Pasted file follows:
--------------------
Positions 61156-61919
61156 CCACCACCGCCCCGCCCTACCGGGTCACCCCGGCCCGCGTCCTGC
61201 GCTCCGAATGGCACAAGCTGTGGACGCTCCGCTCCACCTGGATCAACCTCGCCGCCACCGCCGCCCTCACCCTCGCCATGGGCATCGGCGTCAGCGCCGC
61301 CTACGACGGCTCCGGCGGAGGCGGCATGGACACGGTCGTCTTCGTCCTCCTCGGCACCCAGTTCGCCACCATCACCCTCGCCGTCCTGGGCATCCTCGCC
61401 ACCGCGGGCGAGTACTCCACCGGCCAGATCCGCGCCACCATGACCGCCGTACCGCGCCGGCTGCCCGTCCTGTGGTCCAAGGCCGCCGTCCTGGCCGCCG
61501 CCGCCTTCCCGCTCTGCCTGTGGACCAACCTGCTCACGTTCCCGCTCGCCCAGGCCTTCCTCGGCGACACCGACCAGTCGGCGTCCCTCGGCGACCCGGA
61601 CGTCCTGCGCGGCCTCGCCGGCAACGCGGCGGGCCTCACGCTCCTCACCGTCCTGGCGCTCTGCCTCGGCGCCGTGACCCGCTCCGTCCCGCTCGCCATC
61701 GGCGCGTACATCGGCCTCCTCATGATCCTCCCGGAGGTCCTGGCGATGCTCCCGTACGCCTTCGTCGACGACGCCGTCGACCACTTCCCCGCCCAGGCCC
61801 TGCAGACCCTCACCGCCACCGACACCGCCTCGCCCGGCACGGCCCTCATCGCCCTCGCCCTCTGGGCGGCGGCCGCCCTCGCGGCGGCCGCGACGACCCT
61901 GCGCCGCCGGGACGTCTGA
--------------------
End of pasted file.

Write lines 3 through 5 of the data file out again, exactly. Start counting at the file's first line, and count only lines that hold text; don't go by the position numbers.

61201 GCTCCGAATGGCACAAGCTGTGGACGCTCCGCTCCACCTGGATCAACCTCGCCGCCACCGCCGCCCTCACCCTCGCCATGGGCATCGGCGTCAGCGCCGC
61301 CTACGACGGCTCCGGCGGAGGCGGCATGGACACGGTCGTCTTCGTCCTCCTCGGCACCCAGTTCGCCACCATCACCCTCGCCGTCCTGGGCATCCTCGCC
61401 ACCGCGGGCGAGTACTCCACCGGCCAGATCCGCGCCACCATGACCGCCGTACCGCGCCGGCTGCCCGTCCTGTGGTCCAAGGCCGCCGTCCTGGCCGCCG